The renewed intention of the exhibition was to gather the works of textile artists from all over the world in order to showcase the last processes and materials and discover the unique aesthetics of each individual approach to quilting.

The ensemble portrayed the work of the contemporary quilt community, united by a shared faith in craft and a strong feeling of connection to its roots.


Each piece embodies the knowledge of historic techniques, the passionate research of the artist and its personal artistic expression, quilted in an intricate and fascinating design that is a new step towards the future.


Laura Sbaragli



Piecework Collective_Coulter Fussell-Meg Callahan



Piecework Collective_Meg Callahan


Piecework Collective_Coulter Fussell



Piecework Collective_Erin Wilson


Piecework Collective_Kiva Motnyk


Piecework Collective_Lesley Gold


Piecework Collective_Season Evans-Mariah Gillespie-Heidi Parkes


Piecework Collective_Heidi Parkes


“in concert” - a presentation by manonik


Manonik’s concert starts from the yarn, made in cotton and wool, personally gathered by the artist from Georgia, North Carolina and Hudson.

The yarn alone takes one year to make.

The process continues on the loom, with three-dimensional pattern weaving, traditional hand weaving and embroidery, manual machine-knitting, hand spinning, machine sewing, felting, and natural dyeing.

The result of the process is perfectly shaped panels that the artist assembles together with very few seamless stitches and embellishes with recycled pieces of fabric and knit. He strives to create a closed, efficient system to leave as little waste as possible.

He is in concert with the “local” landscape and ecology, because of his approach to materials, with the “historicity” in our economic development and, during the exhibition, with Dave Nelson’s music.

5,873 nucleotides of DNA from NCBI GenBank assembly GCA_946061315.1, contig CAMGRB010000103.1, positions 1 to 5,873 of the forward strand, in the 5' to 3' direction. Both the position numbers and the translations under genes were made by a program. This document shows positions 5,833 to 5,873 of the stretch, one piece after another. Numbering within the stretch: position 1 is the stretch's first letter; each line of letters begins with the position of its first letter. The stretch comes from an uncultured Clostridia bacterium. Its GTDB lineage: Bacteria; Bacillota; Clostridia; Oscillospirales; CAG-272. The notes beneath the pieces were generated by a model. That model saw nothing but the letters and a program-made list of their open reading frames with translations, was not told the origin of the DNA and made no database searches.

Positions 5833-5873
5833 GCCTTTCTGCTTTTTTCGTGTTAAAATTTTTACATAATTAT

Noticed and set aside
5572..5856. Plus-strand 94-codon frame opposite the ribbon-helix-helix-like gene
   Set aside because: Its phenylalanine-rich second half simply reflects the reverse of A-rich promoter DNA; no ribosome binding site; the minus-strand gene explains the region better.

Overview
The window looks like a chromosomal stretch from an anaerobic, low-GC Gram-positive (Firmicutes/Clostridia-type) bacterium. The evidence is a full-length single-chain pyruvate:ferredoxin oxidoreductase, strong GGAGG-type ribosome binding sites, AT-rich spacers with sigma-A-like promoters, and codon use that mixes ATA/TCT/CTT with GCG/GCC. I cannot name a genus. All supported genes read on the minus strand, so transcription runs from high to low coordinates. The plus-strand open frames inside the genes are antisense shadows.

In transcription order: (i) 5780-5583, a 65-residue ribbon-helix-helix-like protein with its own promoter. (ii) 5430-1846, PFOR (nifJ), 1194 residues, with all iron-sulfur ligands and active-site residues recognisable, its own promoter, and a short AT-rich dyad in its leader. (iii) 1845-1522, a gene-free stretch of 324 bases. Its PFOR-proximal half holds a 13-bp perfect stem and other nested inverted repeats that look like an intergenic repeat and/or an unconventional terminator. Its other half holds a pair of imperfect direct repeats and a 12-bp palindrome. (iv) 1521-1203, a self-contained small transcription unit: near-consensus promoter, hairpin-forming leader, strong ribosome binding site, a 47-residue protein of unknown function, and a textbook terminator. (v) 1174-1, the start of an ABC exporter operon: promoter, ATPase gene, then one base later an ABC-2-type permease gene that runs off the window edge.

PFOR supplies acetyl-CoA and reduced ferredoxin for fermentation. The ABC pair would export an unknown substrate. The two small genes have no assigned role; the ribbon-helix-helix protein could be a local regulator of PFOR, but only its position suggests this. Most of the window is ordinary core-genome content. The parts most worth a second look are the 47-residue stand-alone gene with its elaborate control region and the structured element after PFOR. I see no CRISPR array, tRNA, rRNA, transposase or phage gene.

His pieces are the manifesto of a new attitude that wants to redefine the use of clothes, the demonstration of a deep desire to go back to artisanal practices that involve time and the deepest dedication, in order to move past the burdens of capitalism and globalisation.

In one of his pieces, he affirms “I have a dream that one day the dream is no longer but reality”.

Laura Sbaragli






28” 2” 3”



Presented by ARToRIAL _ HOTEL PARTICULIER and courted by Frederique Thiollet and Anna Mista, the installation of the pieces of Katherine Mavridis, combined with the photography of Ellinor Stigle, takes inspiration from the personal fitting made by the designer with the late Dame Zaha Hadid, whose measurements appear in the title.

Katherine Mavridis garments were born in the degree zero of fashion: from the yarn.

At first, when she started working with single yarns to transform them into fabric, she perceived the whole process of weaving, cutting and assembling as unnatural. 
Spontaneously, she started coiling the yarn in mounds of rope that would “naturally grow” in circular shapes.

Born in such an instinctive way, these garments are more the materialisation of a feeling rather than a concrete object.

These abstract, three-dimensional structures, can exist both with and without the body.